Viruses do not have a cellular structure. They are the simplest life form on our planet. Viruses are a transitional form between living and nonliving matter. Viruses are so small that they can only be seen with an electron microscope.
Viruses are intracellular parasites, and outside the cell they do not show any properties of living things (they do not grow, do not eat, do not produce energy, they do not have a metabolism).
Viruses differ from inanimate matter in two properties:
- are able to reproduce similar forms to themselves (multiply);
- possess heredity and variability.
Viruses are arranged very simply. They are made up of genetic material (RNA or DNA) enclosed in a protein shell called a capsid.
Having penetrated into the cell, the virus changes its metabolism, directing all the activity of the cell to the production of viral nucleic acid and viral proteins. Self-assembly of viral particles from synthesized nucleic acid molecules and proteins occurs inside the cell. Until the moment of death, a huge number of viral particles have time to be synthesized in the cell. Ultimately, the cell dies, its membrane bursts, and viruses leave the host cell.
The evolutionary origin of viruses is still unclear. Most scientists assume that viruses are cells or their fragments, which, in the course of adaptation to parasitism, have lost everything that “can be done without”, except for their hereditary apparatus in the form of nucleic acid and a protective protein coat.
Viruses are the cause of dangerous diseases. Examples of viral diseases are rabies, swine fever, mosaic plant disease. Viral diseases include such dangerous human diseases as influenza, hepatitis, AIDS, measles.
AIDS is a viral disease
The human immunodeficiency virus (HIV), which is the cause of acquired immunodeficiency syndrome (AIDS), was discovered in the United States in 1981. According to the WHO, more than 60 million people have been infected with this virus since the beginning of the epidemic.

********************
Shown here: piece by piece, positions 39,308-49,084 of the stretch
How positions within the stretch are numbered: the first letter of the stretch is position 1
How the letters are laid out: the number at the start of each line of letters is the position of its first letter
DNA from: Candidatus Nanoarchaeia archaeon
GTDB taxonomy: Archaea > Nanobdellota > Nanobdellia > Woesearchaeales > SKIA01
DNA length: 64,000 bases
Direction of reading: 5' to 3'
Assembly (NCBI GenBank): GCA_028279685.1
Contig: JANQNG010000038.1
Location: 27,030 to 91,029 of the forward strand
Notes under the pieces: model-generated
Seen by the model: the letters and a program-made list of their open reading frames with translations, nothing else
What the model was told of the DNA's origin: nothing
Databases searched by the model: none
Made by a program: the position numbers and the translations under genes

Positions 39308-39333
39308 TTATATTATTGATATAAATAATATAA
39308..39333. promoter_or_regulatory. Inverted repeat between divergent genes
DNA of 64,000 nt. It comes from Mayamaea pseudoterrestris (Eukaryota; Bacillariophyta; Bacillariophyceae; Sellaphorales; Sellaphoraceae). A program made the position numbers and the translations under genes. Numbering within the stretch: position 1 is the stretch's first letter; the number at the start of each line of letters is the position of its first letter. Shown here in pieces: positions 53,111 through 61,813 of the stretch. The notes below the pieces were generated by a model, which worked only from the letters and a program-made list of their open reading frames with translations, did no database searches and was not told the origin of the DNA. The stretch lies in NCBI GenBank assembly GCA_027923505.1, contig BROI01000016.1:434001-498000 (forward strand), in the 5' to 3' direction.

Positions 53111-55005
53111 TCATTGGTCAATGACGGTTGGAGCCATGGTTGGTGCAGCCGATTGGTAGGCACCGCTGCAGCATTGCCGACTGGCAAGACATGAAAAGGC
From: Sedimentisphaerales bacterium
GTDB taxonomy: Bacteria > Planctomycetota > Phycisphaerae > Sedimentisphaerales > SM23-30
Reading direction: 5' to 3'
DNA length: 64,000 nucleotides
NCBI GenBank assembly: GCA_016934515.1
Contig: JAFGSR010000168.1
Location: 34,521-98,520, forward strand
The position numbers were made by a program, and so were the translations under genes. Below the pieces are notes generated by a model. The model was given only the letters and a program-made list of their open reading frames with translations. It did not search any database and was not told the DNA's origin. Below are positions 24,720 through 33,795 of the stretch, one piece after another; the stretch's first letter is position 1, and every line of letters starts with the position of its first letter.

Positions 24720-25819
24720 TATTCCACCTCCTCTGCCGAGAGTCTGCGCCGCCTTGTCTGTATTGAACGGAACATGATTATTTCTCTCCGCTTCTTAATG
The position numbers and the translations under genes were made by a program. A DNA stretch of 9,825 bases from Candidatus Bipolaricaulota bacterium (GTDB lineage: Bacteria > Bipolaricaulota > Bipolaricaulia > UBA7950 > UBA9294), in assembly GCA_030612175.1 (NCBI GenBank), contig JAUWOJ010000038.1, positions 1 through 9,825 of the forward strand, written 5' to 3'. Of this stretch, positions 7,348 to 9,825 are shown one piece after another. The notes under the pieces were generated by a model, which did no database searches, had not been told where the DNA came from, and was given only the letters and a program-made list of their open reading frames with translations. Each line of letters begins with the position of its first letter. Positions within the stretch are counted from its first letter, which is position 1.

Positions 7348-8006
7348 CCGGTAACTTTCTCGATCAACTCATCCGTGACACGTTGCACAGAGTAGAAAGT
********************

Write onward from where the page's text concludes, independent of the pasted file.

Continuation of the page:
HIV infects white blood cells, primarily helper lymphocytes, which are involved in the immune response to infection. Immunity is impaired, blood cells cease to recognize disease-causing agents in the body, and a person becomes vulnerable to any infectious disease. More than half of AIDS patients die from pneumonia, which a healthy person usually suffers without serious consequences.
Ways of transmission and prevention of AIDS
Most often, HIV is acquired through semen or blood. 90% of those infected are sexually infected. Moreover, the more sexual partners there are, the higher the likelihood of infection. The virus spreads rapidly among drug addicts due to the use of the same syringe. You can get infected if you come into contact with the blood of a person infected with the virus, for example, when dressing a wound. It is possible to get infected through blood transfusions if it has not been tested for HIV. Another way of infection is the transmission of the virus from a sick mother to a child through the placenta or in breast milk.
This virus does not spread by airborne droplets and by shaking hands.
Strict adherence to the rules of prevention will help protect against HIV infection:
- limiting sexual intercourse and using condoms;
- use of disposable syringes, compliance with the rules for sterilization of reusable instruments;
- thorough screening of donated blood for HIV.